Filyaw continued to skulk around the woods looking for his next victim, which he found on September 6, 2006, when he saw Elizabeth Shoaf get off her school bus.

Filyaw, according to an A&E report, had made himself a fake cop costume and badge. He approached Shoaf disguised as a police officer, made up a story about a marijuana charge, and handcuffed the 14-year-old.

He didn’t keep the mask on for long, however, as he led Shoaf back to his bunker through the woods. He stripped her naked, chained her around the neck, and raped her there.

During her ten days in the bunker, he continued to se*xually assault her. Still, according to Filyaw, this ki*dnapping was never really about the Holocaust.

“I was in a game mode,” explained the abductor. “My sole goal was to return to Kershaw County at any cost.” Everything fell into place like clockwork. I mean, I wasn’t required to do anything.”

Shoaf quickly realized that the only way she could ever escape from this underground prison was to make Filyaw like her.

“I would always do what he told me to do,” she later admitted. “And he always called me baby.” So I’d return his call. And he’d tell me he loved me, and I’d tell him the same. Which is to say, I’d act as if I liked him and wanted to be with him.”

Shoaf’s ruse was successful. Filyaw and his victim developed an odd relationship, and Filyaw began to show some remorse. He unchained her, let her go outside, and occasionally let her use his phone to play games.

Then, one night while Filyaw was sleeping, Shoaf carried out her plan — and sent a text message that saved her life.

How Elizabeth Shoaf Saved Herself

“Hi mom,” said the text. “I’m in a hole across from Charm Hill where big trucks come and go. There’s a bomb nearby. “Call the cops.”

Initially, detectives were skeptical. This was either one of the most incredible breakthroughs in a missing persons case they had ever witnessed, or it was a cruel joke. Thankfully, investigators realized the text was from the Holocaust and took action.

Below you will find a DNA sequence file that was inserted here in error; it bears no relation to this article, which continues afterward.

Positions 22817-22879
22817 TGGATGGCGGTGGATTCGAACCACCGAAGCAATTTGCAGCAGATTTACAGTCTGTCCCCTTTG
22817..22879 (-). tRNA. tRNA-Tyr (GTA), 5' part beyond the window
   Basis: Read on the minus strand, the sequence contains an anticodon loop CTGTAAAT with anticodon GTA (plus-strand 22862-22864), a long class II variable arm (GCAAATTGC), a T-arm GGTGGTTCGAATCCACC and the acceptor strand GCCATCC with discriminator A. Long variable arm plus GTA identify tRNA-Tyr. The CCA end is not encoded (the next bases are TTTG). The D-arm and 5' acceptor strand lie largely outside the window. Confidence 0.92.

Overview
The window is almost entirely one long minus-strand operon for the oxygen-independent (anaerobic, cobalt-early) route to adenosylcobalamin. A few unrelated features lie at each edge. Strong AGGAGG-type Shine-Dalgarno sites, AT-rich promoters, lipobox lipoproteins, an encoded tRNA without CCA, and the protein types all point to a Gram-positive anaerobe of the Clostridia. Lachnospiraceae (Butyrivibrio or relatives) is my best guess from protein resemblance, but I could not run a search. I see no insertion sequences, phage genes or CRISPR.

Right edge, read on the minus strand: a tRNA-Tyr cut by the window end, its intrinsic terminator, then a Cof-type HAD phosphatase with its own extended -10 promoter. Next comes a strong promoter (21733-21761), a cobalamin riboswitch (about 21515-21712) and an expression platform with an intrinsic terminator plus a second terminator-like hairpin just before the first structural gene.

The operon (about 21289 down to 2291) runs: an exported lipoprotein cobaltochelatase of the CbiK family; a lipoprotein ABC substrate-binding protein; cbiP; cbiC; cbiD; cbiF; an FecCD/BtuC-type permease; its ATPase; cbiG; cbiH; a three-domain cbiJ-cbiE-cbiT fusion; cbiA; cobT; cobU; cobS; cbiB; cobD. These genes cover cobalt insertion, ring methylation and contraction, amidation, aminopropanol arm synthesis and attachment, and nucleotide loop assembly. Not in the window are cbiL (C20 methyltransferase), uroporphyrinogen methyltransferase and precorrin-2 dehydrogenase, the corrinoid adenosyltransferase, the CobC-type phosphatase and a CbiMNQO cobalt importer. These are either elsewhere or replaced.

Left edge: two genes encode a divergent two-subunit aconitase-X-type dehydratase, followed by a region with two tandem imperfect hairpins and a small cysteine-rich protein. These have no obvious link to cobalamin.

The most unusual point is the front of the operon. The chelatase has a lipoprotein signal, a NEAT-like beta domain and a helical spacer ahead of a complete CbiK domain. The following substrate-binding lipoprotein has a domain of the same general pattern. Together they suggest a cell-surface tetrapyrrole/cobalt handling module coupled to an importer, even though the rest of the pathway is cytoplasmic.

Meanwhile, Vinson Filyaw had been keeping a close eye on news reports about him. The US Marshals Service tracked down the phone’s location, and police and helicopters surrounded the bunker quickly.

Filyaw became enraged after reading about how police discovered the bunker’s location via text message, but he was also scared and panicked.

“I told him he needed to leave because if they’d catch him, he would go to jail,” Shoaf was quoted as saying.

Filyaw’s strategy was working; he had the Kershaw County Police exactly where he wanted them — and then he fled. He later told investigators that he didn’t want to die. He had intended to steal a car and flee, but he was completely surrounded.

“There was cops everywhere,” he said. “So I got down on my knees and raised my hands in the air…” I mean, all three cops just jumped on top of me and beat the crap out of me. After they started beating me like that, I honestly thought they were going to kill me.”

Filyaw attempted to capitalize on the morbid notoriety he’d gained as a result of his cruelty toward Shoaf after his arrest.

He wrote a 120-page manuscript about his cri*me, including several references to people getting married at the age of 12, which he saw as justification for his actions.

Shoaf, on the other hand, went about her business. Detectives responded to her screams and located her, but they refused to take credit for her rescue.

“I was given credit for saving her many times when I did not,” former chief investigator David Thomley recalled. “That child saved herself.”

Shoaf eventually finished college and started working as a dental assistant. She spoke about her experience and how she overcame it in 2013, saying, “You can be a survivor just like I am.” It just takes faith, talking to someone, and being told that it’s not the end of the world.”